In an embodiment, the target surface is heated by a heat source on an opposite side of the target surface to the fluid channelling structure; and a highest heat transfer coefficient between the target surface and fluid flowing in the flow volume is provided in each of one or more target regions of the target surface; and each target region has a cooling requirement, averaged over the target region, that is at least 5% higher than an average cooling requirement, averaged over the whole target surface, wherein a cooling requirement is the product of the heat flux received by a region of the opposite side of the target surface directly opposite the target region from the heat source, and the thermal conductive path length between the target region and the region of the opposite side of the target surface directly opposite the target region.

This approach ensures that the most efficient cooling is provided in regions of the target surface that need the highest cooling.

In an embodiment, a plurality of the fluid channelling structures are provided in a cascade arrangement; and the cascade arrangement is such that fluid that flows out of the flow volume of a first fluid channelling structure of the plurality of fluid channelling structures via outlets of the first fluid channelling structure flows into the flow volume of a second fluid channelling structure of the plurality of fluid channelling structures via inlets of the second fluid channelling structure.

This approach uses a cascade arrangement, where fluid flowing through the apparatus will impinge on the surface multiple times, effectively being re-used in different areas of the target surface. This allows the same cooling performance to be achieved using a lower total flow rate of fluid through the apparatus, thereby improving efficiency.

In an embodiment, the target surface is heated by a heat source on an opposite side of the target surface to the fluid channelling structures; the first fluid channelling stmcture is engaged with a first sub-region of the target surface and the second fluid channelling structure is engaged with a second sub-region of the target surface; and a cooling requirement of the first sub-region is higher than a cooling requirement of the second sub-region, wherein: the cooling requirement of the first sub-region is the average over the first sub-region of the product of the heat flux received from the heat source by a first region of the opposite side of the target surface directly opposite the first sub- region, and the thermal conductive path length between the first sub-region and the first region of the opposite side of the target surface directly opposite the first sub-region; and the cooling requirement of the second sub-region is the average over the second sub-region of the product of the heat flux received from the heat source by a second region of the opposite side of the target surface directly opposite the second sub-region, and the thermal conductive path length between the second sub- region and the second region of the opposite side of the target surface directly opposite the second sub-region.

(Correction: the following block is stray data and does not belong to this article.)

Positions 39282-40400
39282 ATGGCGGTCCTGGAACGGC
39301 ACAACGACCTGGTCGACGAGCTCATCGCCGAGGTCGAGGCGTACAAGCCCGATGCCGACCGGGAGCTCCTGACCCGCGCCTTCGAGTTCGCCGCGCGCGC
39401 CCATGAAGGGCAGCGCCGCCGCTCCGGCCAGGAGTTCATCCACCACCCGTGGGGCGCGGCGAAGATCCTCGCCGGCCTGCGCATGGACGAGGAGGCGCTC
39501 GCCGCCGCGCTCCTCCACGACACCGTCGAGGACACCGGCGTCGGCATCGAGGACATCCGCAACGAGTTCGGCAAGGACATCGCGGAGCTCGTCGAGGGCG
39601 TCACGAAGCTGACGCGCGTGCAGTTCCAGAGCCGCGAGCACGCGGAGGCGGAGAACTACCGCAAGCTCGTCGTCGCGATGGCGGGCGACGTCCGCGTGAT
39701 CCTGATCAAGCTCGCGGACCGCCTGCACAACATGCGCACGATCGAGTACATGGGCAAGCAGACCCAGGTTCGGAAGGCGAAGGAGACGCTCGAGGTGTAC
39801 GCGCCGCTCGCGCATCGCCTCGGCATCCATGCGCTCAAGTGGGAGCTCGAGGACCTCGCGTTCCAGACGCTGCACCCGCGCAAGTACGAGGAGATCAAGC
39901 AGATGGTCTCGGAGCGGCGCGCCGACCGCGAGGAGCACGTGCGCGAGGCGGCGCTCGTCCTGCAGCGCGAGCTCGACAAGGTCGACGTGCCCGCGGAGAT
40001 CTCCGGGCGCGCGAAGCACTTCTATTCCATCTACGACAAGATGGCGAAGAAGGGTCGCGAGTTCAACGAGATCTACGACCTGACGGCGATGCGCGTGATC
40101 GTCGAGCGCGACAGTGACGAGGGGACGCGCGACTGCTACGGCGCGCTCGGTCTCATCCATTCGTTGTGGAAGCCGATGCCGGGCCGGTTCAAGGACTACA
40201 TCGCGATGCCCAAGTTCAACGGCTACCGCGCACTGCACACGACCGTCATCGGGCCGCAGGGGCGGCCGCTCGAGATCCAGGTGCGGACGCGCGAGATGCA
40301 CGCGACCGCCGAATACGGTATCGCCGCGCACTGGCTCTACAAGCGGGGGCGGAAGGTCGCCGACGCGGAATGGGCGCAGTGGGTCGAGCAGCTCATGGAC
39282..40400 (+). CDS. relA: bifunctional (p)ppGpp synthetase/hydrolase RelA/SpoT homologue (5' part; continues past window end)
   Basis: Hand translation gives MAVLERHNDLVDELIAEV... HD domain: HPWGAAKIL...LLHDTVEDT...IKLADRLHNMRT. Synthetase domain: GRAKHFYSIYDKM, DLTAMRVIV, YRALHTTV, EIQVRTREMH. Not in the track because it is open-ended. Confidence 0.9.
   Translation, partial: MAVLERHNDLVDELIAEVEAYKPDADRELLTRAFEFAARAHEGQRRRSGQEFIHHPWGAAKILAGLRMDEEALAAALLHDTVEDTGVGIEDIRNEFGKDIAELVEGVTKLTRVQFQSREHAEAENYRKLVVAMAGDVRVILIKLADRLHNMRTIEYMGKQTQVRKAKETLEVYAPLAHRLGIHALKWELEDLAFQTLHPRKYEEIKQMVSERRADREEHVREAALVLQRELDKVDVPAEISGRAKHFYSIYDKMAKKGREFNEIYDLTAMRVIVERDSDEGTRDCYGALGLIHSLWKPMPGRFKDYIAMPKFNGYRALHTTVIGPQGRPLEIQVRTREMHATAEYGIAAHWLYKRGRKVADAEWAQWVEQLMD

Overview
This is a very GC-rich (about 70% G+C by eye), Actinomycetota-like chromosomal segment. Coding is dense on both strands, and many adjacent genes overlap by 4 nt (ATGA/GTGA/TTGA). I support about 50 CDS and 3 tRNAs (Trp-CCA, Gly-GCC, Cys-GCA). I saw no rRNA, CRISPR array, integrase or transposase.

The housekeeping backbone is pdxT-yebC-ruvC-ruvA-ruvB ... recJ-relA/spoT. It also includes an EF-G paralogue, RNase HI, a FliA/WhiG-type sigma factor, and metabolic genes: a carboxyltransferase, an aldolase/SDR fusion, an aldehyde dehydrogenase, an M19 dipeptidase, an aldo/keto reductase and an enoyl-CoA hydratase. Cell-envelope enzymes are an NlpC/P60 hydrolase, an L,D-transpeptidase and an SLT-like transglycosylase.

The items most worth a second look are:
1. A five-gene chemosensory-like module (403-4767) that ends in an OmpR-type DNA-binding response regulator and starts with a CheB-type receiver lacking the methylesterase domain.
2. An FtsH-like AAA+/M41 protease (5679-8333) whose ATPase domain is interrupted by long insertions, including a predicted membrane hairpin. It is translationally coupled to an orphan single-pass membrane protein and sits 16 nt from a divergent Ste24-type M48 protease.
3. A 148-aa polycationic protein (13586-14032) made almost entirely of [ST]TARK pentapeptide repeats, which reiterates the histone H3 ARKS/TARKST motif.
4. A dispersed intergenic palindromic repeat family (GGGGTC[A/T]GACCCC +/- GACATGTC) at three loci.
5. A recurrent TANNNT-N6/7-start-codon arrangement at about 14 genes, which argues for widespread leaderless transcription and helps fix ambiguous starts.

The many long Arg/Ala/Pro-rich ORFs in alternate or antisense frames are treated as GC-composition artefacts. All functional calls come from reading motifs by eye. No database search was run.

This approach ensures that the most efficient cooling is provided in regions of the target surface that need the highest cooling, whilst also reducing the total flow rate of fluid needed in the apparatus using the cascade arrangement.

In an embodiment, the fluid jetted from the inlets does not change phase whilst inside the flow volume. This approach ensures that the flow characteristics of the fluid do not change inside the flow volume, thereby providing more predictable and reliable flow and cooling performance.